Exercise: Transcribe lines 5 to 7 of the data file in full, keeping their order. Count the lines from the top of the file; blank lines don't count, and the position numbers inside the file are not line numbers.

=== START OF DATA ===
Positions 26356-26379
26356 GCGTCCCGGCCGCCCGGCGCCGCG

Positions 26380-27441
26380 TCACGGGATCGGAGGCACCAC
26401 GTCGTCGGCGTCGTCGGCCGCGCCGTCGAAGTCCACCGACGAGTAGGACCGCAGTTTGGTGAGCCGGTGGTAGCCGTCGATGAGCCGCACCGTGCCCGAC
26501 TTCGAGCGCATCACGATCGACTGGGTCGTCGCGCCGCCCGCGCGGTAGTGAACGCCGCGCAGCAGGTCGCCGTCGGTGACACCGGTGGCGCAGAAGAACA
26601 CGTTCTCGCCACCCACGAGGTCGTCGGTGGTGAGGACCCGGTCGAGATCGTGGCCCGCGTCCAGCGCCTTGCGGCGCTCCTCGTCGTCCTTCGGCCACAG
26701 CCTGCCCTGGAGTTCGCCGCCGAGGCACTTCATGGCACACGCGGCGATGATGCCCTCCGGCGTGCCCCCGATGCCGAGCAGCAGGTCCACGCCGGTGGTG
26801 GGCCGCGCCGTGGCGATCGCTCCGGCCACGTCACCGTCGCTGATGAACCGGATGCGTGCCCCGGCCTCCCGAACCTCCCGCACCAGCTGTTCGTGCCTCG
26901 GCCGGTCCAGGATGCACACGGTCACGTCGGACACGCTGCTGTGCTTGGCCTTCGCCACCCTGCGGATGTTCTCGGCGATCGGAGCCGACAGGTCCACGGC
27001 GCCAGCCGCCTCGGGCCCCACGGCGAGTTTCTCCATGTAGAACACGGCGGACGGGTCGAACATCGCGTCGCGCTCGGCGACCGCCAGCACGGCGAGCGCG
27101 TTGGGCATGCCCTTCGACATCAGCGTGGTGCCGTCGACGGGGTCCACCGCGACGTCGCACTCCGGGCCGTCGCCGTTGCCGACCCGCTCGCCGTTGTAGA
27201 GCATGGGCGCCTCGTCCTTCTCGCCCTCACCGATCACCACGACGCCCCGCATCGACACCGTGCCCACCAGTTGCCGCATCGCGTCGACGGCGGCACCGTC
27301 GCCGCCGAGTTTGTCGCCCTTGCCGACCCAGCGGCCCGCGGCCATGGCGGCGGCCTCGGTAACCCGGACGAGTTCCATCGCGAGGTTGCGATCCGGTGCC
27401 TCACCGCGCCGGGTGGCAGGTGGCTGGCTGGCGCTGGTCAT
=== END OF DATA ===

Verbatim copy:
26401 GTCGTCGGCGTCGTCGGCCGCGCCGTCGAAGTCCACCGACGAGTAGGACCGCAGTTTGGTGAGCCGGTGGTAGCCGTCGATGAGCCGCACCGTGCCCGAC
26501 TTCGAGCGCATCACGATCGACTGGGTCGTCGCGCCGCCCGCGCGGTAGTGAACGCCGCGCAGCAGGTCGCCGTCGGTGACACCGGTGGCGCAGAAGAACA
26601 CGTTCTCGCCACCCACGAGGTCGTCGGTGGTGAGGACCCGGTCGAGATCGTGGCCCGCGTCCAGCGCCTTGCGGCGCTCCTCGTCGTCCTTCGGCCACAG